Population Genetics Teacher Resources

Find Population Genetics educational ideas and activities

Showing 1 - 20 of 49 resources
Students become birds and are given "beak-types". After completing the simulation, students relate results to adaptations and natural selection. Extensions of the simulation allow for comparative results and include population genetics.
Students discover genetics as it relates to the population. In this biology lesson plan, students examine mitosis and mutations. They discuss the shift in genetics due to natural selection and genetic drift.
Learners investigate how Hardy-Weinberg Equilibrium is established and what assumptions and conditions are necessary to reach Equilibrium. They model alleles using materials such as index cards, M & M's and goldfish.
How and why do populations change over time? AP biology aces explore this question by completing this assignment. They write the answers to 21 questions regarding population genetics, stability, genetic drift, polymorphism, and selection. 
In this evolution worksheet, students will answer questions about population genetics and the theory of evolution of species. This worksheet has 15 true or false, 6 fill in the blank, and 4 short answer questions.
The purpose of this lesson is to slowly introduce the Hardy-Weinberg Law and population genetics to your students after you have completed Mendelian genetics. Using this format, you ease the students into the concept by relying on the knowledge they already have.
Learners explore the gene frequency in Hardy-Weinberg Equilibrium experiments. They inquire into the studies of both black and gray squirrels. Basically the population genetics of certain squirrel populations. The species of each are analyzed in depth.
Pupils practice calculating allele and genotype frequencies in the framework of a simple simulation using hard candy, calculators, and a worksheet. This lesson includes a three-page worksheet and an assessment question for conclusion.
Students use this exercise to help achieve a working knowledge of the Hardy-Weinberg Equilibrium without recourse to algebra. After participating in this activity, students gain a feeling for the significance of the Hardy-Weinberg Equilibrium without using algebra.
Students explain the basics of evolution by natural selection. They calculate allele frequencies as they relate to inheritance. They explain the Hardy-Weinberg Law and how evolution takes place when this law is not in place.
Reebops are cute, marshmallow-based creatures that can be used to teach inheritance. Beginning biologists draw strips of paper that represent chromosomes from two envelopes, one for the father, and one for the mother. Each parent contributes an allelle to help determine the traits for the baby reebop. Traits include number of antennae, curly or straight tails, nose color, and more! To conclude the activity, learners construct a reebop model with the characteristics drawn. Adorable!
This film explores two phenomena that occur when a breeding population is too small, the bottleneck and founder effects, both which result in insufficient genetic diversity. The Atlantic sturgeon in the James River are an endangered species, and ecologists are striving to increase the population. Have your environmental studies class watch this video as an example of conservation efforts or to introduce an exciting field of study called population genetics.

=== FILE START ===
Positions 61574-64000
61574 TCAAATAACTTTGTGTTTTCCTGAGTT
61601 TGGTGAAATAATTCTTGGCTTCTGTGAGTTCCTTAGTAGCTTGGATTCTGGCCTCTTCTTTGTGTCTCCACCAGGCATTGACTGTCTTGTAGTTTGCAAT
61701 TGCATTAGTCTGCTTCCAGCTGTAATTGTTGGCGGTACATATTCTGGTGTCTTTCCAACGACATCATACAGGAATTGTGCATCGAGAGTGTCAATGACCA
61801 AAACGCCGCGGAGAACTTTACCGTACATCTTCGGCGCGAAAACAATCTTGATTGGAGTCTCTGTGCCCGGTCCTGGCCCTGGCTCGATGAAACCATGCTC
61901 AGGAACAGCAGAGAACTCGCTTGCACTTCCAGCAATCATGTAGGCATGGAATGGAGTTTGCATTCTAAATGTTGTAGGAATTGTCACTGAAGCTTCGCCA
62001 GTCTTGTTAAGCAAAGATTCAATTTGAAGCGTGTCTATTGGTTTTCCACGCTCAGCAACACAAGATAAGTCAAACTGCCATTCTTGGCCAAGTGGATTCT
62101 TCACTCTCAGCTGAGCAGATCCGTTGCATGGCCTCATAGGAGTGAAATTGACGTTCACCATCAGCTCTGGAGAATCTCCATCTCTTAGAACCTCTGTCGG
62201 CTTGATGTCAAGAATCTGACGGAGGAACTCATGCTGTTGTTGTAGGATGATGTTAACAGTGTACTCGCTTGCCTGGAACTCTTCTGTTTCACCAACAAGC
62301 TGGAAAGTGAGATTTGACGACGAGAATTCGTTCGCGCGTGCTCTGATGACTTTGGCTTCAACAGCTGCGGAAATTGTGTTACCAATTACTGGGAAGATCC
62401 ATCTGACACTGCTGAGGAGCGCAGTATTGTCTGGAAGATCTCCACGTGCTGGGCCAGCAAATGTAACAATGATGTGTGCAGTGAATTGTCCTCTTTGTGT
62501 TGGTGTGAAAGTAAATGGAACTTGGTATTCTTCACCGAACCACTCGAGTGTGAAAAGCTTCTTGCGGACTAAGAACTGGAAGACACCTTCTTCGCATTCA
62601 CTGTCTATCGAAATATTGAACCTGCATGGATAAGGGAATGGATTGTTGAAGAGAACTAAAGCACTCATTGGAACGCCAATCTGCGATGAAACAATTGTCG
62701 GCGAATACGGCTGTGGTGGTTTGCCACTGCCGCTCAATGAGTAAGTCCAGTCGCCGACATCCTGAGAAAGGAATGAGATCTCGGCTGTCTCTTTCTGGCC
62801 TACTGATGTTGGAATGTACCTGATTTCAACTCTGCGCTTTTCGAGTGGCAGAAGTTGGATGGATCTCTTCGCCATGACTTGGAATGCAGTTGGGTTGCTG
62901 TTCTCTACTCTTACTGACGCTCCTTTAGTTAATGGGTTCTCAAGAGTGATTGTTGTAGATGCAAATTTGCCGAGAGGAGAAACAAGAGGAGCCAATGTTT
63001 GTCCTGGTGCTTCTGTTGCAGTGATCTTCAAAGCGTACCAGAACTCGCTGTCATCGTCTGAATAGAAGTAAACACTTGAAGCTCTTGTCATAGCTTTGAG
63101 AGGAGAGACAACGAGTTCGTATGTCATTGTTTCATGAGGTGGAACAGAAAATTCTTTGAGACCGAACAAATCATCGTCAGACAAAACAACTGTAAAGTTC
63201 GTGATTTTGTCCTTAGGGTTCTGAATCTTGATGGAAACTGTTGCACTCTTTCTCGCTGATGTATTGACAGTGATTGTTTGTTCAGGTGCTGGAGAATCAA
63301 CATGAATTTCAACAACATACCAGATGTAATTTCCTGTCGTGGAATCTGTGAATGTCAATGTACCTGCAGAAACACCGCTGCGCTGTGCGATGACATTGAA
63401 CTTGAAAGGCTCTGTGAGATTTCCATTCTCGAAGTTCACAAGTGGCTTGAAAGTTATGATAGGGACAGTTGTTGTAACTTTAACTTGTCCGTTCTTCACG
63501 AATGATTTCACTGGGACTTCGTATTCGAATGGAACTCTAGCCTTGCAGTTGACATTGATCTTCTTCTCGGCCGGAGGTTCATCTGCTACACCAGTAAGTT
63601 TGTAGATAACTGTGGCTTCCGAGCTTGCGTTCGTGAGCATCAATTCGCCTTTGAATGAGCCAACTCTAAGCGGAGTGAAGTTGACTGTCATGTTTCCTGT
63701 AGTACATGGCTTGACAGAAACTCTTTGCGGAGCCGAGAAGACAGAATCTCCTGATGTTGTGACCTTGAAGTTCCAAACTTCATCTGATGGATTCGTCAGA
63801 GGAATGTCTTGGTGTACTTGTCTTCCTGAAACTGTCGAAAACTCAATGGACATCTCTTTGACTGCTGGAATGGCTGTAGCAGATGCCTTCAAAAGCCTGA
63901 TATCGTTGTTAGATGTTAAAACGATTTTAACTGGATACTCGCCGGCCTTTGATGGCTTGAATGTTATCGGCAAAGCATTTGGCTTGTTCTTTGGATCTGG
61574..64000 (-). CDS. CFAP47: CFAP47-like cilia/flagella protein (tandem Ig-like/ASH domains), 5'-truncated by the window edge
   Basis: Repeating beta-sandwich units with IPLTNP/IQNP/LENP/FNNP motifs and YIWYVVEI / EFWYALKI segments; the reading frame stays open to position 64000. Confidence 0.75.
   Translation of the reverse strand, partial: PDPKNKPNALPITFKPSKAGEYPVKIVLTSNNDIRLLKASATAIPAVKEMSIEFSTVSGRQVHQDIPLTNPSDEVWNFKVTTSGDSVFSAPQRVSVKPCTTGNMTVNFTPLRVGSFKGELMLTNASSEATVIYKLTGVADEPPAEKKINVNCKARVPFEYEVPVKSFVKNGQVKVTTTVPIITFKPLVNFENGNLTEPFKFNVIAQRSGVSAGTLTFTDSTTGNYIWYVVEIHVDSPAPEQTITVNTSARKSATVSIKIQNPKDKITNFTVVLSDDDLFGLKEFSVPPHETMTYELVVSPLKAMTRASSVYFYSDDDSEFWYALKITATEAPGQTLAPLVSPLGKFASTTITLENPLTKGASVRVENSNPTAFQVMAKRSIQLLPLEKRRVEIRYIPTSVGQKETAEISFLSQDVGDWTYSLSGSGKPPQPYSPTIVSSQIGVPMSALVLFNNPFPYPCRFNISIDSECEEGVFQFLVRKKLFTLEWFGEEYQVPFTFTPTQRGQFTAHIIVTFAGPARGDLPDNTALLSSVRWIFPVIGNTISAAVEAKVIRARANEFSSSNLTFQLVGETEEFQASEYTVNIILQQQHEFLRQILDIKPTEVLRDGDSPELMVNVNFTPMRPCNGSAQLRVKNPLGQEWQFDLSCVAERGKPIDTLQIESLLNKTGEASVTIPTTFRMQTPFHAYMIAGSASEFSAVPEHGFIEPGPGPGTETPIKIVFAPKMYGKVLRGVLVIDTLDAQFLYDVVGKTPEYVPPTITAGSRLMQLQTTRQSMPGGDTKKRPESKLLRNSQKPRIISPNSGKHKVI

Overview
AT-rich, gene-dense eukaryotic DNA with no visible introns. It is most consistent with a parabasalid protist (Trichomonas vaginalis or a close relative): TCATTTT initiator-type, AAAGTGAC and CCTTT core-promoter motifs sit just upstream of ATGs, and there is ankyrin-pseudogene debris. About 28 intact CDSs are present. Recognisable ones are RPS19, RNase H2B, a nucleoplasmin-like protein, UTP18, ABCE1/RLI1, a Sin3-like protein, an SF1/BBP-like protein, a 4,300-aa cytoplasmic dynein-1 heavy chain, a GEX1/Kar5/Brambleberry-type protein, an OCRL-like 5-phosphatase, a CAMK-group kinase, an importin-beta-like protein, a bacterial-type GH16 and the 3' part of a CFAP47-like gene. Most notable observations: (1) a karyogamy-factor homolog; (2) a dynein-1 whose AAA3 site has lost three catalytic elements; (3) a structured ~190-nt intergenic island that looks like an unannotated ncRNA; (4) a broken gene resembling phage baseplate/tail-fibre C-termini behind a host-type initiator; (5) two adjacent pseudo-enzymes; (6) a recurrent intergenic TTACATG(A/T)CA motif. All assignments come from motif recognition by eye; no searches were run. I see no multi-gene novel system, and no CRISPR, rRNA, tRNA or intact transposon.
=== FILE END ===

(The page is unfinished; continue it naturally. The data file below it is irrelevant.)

Biology buffs simulate how genetic markers are passed among populations in order to understand how these markers can help anthropologists map human migration. A couple of volunteers leave the room while you walk the remaining learners through the simulation. The volunteers come back into the classroom and track what happened based on symbols recorded throughout the simulation. A very visual demonstration of how genes are passed along!
This is mostly an exploration of race through an interactive website, class readings, and discussion. Individuals take an online quiz about race, they answer questions on a worksheet by visiting another website, and discover that race is a relatively new concept not founded at all in common DNA. This would be a poignant enrichment to your genetics curriculum. 
Middle schoolers are introduced to how the process of evolution works. As a class, they review the characteristics of natural selection and how those with advantageous traits reproduce and survive. To test this theory of natural selection, they test who can put nails into a block of wood without any modern day machinery. To end the instructional activity, they compare their results to see who was the fittest.
Twenty-six pages of biology questions, mostly in multiple-choice form, are included in the all-encompassing New York State Regents exam. It assesses every topic typically covered in a high-school biology course. Create your own answer sheet and use this as your final exam, or get ideas from it for questions to create your own. 
High schoolers discuss how genetic information is passed on. They use the internet to gather information on genetic markers and haplogroups. They participate in an activity and discuss their findings.
Students investigate the effects of institutions on human behavior. They explore various niches that are encountered as man exists in the ecosystem and discuss both the effects of heredity and the environment on human behavior. They provide a framework which can be related to our everyday ideas for our changing behavior.
Students determine the types of natural selection and variation that exists in a population, using beans.
Students place different subspecies of a CA salamander are placed on grid map of CA according to where samples were collected. Then discuss patterns of their distribution, their likely evolutionary relationships, and probable sequence of formation.